Spring Break in Russia


Study Abroad students visited Moscow right when presidential elections were taking place Mr Vladimir Putin, the current prime minister, won nearly 64% of the vote. However, Golos, a leading independent election watchdog, said the polls could not be considered fair and open. Thousands of Russians streamed through metal detectors for hours, past camouflaged trucks and under the whirring blades of a helicopter, to join a mass protest against Vladimir Putin’s official return to the Kremlin.

Russian police and soldiers gather during the election in Moscow. Photo: Dmitry Kostyukov/The New York Times

In the expectance of protests, the Kremlin deployed around 12,000 police and an extra 6,300 interior ministry troops around the capital. To the 20,000 people who turned out for the protest, Putin wasn’t a president, but a tsar. “These weren’t presidential elections – it was a succession to the throne,” read one large sign held high above protesters’ heads.
Read more about it here.

Russian Sauna

At sauna. Photo here
Maddi: One of the highlights of Russia, for me, would have to have been the sauna. The saying, “Saving the best for last,” definitely applied here. I’m so glad that I decided participate. Honestly, at first I was a little skeptical about going to the sauna and was planning on taking advantage of the fact that it was optional. However, after being immersed in Russian food, culture, and entertainment for the past week, I figured that going to the sauna would be a great way to top off this trip. I was right! After a couple hours of repeatedly going back and forth between sauna and shower rooms, you feel the cleanest that you have ever felt in your life. Because of the detoxing and sweating, you are literally cleaning yourself from the inside out, so you also feel healthier. Participating in the sauna was a great way to end my time in Russia. Going to McDonalds afterwards wasn’t too bad either:) 

The ballet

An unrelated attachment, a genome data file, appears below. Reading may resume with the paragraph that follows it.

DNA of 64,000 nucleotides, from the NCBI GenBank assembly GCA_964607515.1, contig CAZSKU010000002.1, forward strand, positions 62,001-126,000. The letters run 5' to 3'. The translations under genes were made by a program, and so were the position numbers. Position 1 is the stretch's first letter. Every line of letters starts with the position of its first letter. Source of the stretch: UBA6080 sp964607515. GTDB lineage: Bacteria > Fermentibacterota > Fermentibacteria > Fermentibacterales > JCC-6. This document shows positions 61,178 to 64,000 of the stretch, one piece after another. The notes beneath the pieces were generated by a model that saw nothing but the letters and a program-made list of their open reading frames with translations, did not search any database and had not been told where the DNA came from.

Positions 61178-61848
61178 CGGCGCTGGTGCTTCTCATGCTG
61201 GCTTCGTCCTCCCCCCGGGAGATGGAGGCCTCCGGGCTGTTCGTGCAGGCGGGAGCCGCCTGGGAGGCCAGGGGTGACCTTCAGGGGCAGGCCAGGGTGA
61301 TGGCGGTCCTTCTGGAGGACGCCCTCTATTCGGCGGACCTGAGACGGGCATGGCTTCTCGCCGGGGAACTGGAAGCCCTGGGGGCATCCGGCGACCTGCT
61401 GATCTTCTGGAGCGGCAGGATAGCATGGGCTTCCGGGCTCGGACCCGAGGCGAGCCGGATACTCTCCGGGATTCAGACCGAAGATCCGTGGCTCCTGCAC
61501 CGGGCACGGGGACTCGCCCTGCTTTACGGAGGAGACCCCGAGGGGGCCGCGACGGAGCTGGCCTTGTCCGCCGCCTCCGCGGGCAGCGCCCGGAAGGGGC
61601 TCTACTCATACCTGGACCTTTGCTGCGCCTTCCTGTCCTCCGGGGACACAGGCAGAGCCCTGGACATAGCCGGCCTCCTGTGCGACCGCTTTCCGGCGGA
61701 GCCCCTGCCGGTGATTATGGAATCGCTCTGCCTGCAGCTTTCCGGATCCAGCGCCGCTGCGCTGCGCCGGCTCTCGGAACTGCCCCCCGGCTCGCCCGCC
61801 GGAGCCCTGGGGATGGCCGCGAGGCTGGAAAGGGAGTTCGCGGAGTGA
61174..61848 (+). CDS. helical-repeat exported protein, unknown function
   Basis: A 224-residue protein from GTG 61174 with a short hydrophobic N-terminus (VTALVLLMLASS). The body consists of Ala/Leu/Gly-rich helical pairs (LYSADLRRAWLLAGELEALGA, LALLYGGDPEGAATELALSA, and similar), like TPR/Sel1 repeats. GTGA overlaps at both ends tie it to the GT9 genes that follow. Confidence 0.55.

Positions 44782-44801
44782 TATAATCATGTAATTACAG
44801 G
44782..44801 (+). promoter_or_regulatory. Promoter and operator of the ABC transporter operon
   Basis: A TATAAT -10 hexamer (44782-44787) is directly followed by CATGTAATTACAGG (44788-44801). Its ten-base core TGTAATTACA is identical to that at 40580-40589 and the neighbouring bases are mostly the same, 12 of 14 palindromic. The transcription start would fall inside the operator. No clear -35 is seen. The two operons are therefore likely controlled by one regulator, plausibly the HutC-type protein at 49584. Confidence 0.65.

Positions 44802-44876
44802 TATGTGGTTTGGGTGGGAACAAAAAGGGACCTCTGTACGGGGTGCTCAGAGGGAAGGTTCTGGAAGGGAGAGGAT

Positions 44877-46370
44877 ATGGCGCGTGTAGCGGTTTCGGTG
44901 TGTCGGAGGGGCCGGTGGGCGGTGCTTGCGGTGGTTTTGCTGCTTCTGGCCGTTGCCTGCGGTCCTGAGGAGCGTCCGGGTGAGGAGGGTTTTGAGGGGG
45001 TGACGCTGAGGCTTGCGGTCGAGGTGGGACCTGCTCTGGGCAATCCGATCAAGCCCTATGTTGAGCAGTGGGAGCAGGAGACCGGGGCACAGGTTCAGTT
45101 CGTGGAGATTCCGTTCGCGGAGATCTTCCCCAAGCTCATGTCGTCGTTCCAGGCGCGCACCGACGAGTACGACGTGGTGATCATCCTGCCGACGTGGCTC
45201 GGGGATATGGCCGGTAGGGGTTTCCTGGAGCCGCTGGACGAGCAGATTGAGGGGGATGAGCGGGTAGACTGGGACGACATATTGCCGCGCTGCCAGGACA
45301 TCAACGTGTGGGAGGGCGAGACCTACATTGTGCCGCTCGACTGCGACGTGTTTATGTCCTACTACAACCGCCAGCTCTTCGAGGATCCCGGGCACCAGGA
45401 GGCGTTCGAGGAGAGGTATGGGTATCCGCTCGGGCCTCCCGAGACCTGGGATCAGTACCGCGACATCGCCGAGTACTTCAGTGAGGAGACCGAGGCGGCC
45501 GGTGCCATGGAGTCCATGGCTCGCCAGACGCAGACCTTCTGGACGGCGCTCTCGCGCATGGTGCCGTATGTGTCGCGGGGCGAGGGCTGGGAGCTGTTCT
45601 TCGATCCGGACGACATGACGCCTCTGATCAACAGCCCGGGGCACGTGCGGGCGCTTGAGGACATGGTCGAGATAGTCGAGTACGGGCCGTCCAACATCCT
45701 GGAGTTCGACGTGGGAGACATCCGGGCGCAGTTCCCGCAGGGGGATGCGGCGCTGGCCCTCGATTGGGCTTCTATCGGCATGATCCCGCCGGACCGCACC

The Swan Lake. Photo by Kristen

Erick: Our last night in St. Petersburg was spent at the Mariinsky Theatre where we saw the Russian Ballet preform Swan Lake. I have never seen a ballet in my life, but I knew that the Russian Ballet was no joke, and I was not disappointed, these artists are insane at what they do, it was really amazing and beautiful to watch. I’m super blessed to have be able to go to Russia for spring break, to be able to experience this city and culture.

The Hermitage museum

The Hermitage museum. Photo by Erick

Vinny: This was one of the highlights of my time in Russia. We spent an afternoon inside. There were rooms and rooms filled with works by Picasso, Cezanne, Michelangelo, Matisse, Bernini, van Gogh, Rembrandt, Rodin, Monet…as you can tell, I could go on and on. I have never felt more ridiculously overwhelmed in my life. It was so unreal. I really have no words to describe my time inside. I would go back in a heartbeat. Everyone should experience the Hermitage in his or her lifetime. An afternoon was not long enough; I could’ve spent days inside. It was such fun appreciating renowned art. It was painful walking toward the exit, but I made a promise to myself to come back someday!

3 thoughts on “Spring Break in Russia

  1. I'll be participating in Study Abroad Lithuania in Fall 2012, and all I can say is…wow. These stories and pictures are making me so excited.

    Also, did the election upheaval color the trip at all? Did you run into protests, closed-off areas, etc? Just curious.

  2. The elections did definitely impact the trip, but we didn't run into too many protests. There were lots of police everywhere in Moscow and some public sights were closed due to protests, some Study Abroad students saw a couple of groups with signs protesting. Overall it was a really great time to be in Russia, but nothing too dramatic happened while we were there.

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